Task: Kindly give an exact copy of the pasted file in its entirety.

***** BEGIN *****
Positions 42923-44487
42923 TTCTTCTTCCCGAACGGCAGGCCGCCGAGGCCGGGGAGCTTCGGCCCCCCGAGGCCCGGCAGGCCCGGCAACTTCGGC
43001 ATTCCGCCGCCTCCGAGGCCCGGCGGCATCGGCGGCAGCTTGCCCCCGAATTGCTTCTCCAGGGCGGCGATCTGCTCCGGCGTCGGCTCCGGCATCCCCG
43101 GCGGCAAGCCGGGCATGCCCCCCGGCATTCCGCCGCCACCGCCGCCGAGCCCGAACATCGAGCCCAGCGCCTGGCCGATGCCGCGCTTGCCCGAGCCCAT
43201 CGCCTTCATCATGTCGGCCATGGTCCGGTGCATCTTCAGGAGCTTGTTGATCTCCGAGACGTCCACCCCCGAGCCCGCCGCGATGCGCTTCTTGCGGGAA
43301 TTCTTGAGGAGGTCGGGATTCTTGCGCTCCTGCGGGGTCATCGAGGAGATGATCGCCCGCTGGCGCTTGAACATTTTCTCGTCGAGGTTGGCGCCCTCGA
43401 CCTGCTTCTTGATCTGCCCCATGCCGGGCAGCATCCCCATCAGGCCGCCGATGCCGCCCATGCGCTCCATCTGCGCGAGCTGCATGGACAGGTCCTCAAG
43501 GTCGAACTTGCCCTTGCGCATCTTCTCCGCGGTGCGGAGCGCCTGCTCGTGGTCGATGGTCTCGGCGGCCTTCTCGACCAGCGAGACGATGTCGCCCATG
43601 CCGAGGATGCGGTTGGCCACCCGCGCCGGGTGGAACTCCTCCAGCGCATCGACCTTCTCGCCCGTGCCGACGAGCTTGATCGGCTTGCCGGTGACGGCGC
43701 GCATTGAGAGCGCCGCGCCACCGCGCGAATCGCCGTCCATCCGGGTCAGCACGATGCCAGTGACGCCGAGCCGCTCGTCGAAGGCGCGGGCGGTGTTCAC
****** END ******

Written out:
Positions 42923-44487
42923 TTCTTCTTCCCGAACGGCAGGCCGCCGAGGCCGGGGAGCTTCGGCCCCCCGAGGCCCGGCAGGCCCGGCAACTTCGGC
43001 ATTCCGCCGCCTCCGAGGCCCGGCGGCATCGGCGGCAGCTTGCCCCCGAATTGCTTCTCCAGGGCGGCGATCTGCTCCGGCGTCGGCTCCGGCATCCCCG
43101 GCGGCAAGCCGGGCATGCCCCCCGGCATTCCGCCGCCACCGCCGCCGAGCCCGAACATCGAGCCCAGCGCCTGGCCGATGCCGCGCTTGCCCGAGCCCAT
43201 CGCCTTCATCATGTCGGCCATGGTCCGGTGCATCTTCAGGAGCTTGTTGATCTCCGAGACGTCCACCCCCGAGCCCGCCGCGATGCGCTTCTTGCGGGAA
43301 TTCTTGAGGAGGTCGGGATTCTTGCGCTCCTGCGGGGTCATCGAGGAGATGATCGCCCGCTGGCGCTTGAACATTTTCTCGTCGAGGTTGGCGCCCTCGA
43401 CCTGCTTCTTGATCTGCCCCATGCCGGGCAGCATCCCCATCAGGCCGCCGATGCCGCCCATGCGCTCCATCTGCGCGAGCTGCATGGACAGGTCCTCAAG
43501 GTCGAACTTGCCCTTGCGCATCTTCTCCGCGGTGCGGAGCGCCTGCTCGTGGTCGATGGTCTCGGCGGCCTTCTCGACCAGCGAGACGATGTCGCCCATG
43601 CCGAGGATGCGGTTGGCCACCCGCGCCGGGTGGAACTCCTCCAGCGCATCGACCTTCTCGCCCGTGCCGACGAGCTTGATCGGCTTGCCGGTGACGGCGC
43701 GCATTGAGAGCGCCGCGCCACCGCGCGAATCGCCGTCCATCCGGGTCAGCACGATGCCAGTGACGCCGAGCCGCTCGTCGAAGGCGCGGGCGGTGTTCAC